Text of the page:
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Written by:   Steve Whelan, 12/06/19

Training around injury - Modify, don't miss


One thing is certain when it comes to exercise and sport - Injuries happen.

I don't like it just as much as you, but thats the reality of it.

Injuries come in all levels of severity from a niggle, to a reoccurring tendinopathy, right through to a rupture, break or dislocation.  What is consistent though is the fact that injuries SUCK and can have both short and long term affects on an individuals physiological and psychological health.

Often, the initial response to injury will be either Anger/Frustration, Denial, Guilt, or a combination of all three.

These feelings are often followed by statements such as 'I'm injured AGAIN', 'Its nothing, I'm fine', 'How long am I out', 'When can I return to play?' and ultimately, trying to push the limits to much during rehab or trying to return too early and experiencing re-injury.

I see it far too often, athletes and the general exerciser not taking their rehab serious, resting too long before returning or not resting at all, and eventually being stuck with forever saying 'I have a bad knee, back, hip, ankle ect', dwelling on minor concerns, and accepting that no matter what is done, it will never get better.

​"It's not the load that breaks an individual down,

it's the load they are not prepared for" - Tim Gabbett PhD


Fortunately I am in a position where I get to work with people from all levels from junior/youth athletes, experienced athletes, the weekend warrior, general gym goer and those already performing rehab.


Without a doubt, every week I have someone ask me the question, 'Should I come to training?'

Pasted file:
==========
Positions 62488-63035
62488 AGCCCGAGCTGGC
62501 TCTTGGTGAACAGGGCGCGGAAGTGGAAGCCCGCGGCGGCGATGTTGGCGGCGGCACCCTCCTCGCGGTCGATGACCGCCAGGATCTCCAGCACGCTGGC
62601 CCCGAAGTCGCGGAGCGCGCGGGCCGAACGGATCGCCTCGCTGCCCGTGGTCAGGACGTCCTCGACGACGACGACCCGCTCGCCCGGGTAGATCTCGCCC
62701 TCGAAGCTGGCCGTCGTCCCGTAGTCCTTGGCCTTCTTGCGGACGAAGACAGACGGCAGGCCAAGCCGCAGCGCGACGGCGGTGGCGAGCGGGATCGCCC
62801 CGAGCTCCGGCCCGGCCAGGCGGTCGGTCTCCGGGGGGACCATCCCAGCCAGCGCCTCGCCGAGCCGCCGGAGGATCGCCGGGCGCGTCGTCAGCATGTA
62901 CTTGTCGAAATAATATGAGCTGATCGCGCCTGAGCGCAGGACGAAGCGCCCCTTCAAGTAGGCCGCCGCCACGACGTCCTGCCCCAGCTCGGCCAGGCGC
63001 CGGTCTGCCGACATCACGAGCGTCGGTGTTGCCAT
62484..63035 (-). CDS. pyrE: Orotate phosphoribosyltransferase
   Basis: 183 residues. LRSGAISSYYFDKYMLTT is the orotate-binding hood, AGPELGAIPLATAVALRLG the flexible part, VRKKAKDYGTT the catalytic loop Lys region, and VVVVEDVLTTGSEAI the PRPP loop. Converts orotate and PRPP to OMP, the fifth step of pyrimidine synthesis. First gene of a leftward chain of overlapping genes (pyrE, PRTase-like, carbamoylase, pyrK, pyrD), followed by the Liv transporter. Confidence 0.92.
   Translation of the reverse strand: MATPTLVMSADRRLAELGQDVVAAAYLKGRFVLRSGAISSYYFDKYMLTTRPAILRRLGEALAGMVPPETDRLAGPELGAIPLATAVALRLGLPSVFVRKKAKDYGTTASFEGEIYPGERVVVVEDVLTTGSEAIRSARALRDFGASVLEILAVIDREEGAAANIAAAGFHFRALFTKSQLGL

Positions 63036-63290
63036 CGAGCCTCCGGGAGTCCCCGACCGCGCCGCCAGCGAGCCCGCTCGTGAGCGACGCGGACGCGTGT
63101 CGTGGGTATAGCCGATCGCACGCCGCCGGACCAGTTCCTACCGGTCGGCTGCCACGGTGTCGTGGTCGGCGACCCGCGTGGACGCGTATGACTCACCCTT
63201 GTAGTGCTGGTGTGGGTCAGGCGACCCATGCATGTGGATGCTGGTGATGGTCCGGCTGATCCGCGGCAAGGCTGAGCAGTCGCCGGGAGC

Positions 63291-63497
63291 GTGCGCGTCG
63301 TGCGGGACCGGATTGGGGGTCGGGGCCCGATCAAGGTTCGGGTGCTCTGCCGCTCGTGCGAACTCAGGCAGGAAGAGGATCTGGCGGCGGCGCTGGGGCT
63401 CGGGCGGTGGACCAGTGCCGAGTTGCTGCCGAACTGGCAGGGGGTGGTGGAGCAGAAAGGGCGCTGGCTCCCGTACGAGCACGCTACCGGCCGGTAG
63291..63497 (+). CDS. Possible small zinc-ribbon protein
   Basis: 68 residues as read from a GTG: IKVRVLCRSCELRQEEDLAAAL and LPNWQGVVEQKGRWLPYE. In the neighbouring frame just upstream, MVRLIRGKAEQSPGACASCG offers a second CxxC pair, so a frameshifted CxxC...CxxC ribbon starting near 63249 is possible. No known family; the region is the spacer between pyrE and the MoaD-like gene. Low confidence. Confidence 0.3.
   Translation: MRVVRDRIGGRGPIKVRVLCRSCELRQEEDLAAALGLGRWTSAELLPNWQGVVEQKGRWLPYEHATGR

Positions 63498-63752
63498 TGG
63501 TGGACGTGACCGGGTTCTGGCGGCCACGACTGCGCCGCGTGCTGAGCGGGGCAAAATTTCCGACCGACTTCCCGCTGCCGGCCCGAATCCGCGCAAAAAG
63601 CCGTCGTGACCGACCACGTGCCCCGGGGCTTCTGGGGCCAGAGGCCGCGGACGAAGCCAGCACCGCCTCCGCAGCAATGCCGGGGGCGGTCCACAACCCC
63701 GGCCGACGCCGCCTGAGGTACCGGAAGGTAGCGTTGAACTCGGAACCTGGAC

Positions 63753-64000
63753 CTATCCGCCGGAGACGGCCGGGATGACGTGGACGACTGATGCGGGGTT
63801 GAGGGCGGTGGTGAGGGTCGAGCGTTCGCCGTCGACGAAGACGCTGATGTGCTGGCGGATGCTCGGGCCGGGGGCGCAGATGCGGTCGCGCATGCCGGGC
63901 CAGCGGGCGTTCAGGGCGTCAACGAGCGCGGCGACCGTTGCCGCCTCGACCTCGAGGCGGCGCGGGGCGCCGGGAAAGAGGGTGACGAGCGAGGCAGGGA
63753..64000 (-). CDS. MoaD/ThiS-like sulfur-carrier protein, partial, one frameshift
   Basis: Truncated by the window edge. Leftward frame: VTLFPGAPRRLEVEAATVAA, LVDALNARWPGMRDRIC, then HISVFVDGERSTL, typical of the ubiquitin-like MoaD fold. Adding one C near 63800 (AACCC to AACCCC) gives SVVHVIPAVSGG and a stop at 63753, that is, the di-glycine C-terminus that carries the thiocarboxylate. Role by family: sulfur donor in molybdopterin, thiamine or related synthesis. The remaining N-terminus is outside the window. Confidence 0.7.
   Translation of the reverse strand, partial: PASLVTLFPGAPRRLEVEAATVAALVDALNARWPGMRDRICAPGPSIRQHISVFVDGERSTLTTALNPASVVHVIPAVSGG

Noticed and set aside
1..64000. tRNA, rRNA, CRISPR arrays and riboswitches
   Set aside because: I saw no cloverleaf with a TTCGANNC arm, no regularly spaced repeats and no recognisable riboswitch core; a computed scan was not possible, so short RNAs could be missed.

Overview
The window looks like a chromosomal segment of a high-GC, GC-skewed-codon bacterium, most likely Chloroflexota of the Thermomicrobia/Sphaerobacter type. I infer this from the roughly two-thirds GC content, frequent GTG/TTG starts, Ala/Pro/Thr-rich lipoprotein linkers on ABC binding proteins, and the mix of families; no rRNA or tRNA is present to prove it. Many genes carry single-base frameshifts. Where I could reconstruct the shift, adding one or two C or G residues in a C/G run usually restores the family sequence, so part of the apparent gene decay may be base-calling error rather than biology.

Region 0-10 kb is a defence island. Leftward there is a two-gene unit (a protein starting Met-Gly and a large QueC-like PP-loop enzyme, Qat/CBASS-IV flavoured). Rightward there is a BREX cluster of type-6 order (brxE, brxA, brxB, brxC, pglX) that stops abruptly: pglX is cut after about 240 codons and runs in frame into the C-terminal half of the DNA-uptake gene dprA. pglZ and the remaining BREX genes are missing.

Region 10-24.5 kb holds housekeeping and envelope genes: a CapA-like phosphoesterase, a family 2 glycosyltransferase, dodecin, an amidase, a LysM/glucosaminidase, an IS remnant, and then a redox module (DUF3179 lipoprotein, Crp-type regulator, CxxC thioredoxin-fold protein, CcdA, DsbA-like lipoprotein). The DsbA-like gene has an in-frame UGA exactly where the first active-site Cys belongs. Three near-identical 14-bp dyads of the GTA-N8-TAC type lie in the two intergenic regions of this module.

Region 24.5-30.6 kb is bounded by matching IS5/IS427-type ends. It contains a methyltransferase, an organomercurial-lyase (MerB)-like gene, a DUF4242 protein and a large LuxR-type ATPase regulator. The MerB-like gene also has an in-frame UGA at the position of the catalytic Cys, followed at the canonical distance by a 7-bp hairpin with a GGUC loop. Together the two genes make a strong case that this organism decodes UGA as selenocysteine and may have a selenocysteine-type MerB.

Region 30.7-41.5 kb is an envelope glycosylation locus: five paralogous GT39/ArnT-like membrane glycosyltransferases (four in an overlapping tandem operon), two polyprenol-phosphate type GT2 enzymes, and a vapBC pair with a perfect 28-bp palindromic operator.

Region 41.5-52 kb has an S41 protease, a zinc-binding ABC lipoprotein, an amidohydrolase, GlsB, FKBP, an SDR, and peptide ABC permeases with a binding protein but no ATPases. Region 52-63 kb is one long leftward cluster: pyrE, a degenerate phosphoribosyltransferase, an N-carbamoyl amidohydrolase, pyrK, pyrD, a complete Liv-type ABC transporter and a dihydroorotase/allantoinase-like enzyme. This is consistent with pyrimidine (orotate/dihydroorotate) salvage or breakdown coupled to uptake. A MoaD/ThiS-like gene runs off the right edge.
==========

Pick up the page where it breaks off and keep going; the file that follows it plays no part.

My answer?  95% of the time, YES!

Having dealt with a significant number of injuries from all ends of the spectrum both personally and professionally, I am very confident to say that in most cases (excluding very serious/traumatic injuries) training should NOT stop, but instead be modified.  

"Modify, don't miss" - Matt Wenning

When you break it right down, Athletes want to train, Lifters want to lift and Runners want to run.

Why would we tell them to rest?

As an S&C/Rehab Coach, I might be bias here (very bias), but to me, the gym is the 'safe place' during injury rehab.


A place to continue to train, move and work towards your goals.

A place to communicate with others and be apart of a social environment.

A place to relieve some of that built up frustration and feel better.

I ALWAYS encourage my injured athletes/clients to come to training despite their injury.  I want them to continue to keep moving, keep lifting, get stronger, fitter and feel better - that is my goal.

Obviously there are exceptions.  Certain injuries require complete rest, but the vast majority do not.

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